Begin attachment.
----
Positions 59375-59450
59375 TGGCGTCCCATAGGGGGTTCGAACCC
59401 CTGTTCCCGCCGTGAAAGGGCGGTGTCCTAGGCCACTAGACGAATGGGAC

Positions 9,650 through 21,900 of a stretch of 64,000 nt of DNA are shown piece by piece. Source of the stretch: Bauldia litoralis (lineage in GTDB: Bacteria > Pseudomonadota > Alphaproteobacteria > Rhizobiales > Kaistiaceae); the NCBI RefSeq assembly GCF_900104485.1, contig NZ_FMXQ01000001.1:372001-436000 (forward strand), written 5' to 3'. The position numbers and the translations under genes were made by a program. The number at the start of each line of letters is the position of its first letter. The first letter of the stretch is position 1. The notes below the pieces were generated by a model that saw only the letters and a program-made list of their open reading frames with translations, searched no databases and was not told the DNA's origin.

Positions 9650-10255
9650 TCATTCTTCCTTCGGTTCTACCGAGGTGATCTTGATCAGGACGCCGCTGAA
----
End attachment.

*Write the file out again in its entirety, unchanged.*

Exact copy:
Positions 59375-59450
59375 TGGCGTCCCATAGGGGGTTCGAACCC
59401 CTGTTCCCGCCGTGAAAGGGCGGTGTCCTAGGCCACTAGACGAATGGGAC

Positions 9,650 through 21,900 of a stretch of 64,000 nt of DNA are shown piece by piece. Source of the stretch: Bauldia litoralis (lineage in GTDB: Bacteria > Pseudomonadota > Alphaproteobacteria > Rhizobiales > Kaistiaceae); the NCBI RefSeq assembly GCF_900104485.1, contig NZ_FMXQ01000001.1:372001-436000 (forward strand), written 5' to 3'. The position numbers and the translations under genes were made by a program. The number at the start of each line of letters is the position of its first letter. The first letter of the stretch is position 1. The notes below the pieces were generated by a model that saw only the letters and a program-made list of their open reading frames with translations, searched no databases and was not told the DNA's origin.

Positions 9650-10255
9650 TCATTCTTCCTTCGGTTCTACCGAGGTGATCTTGATCAGGACGCCGCTGAA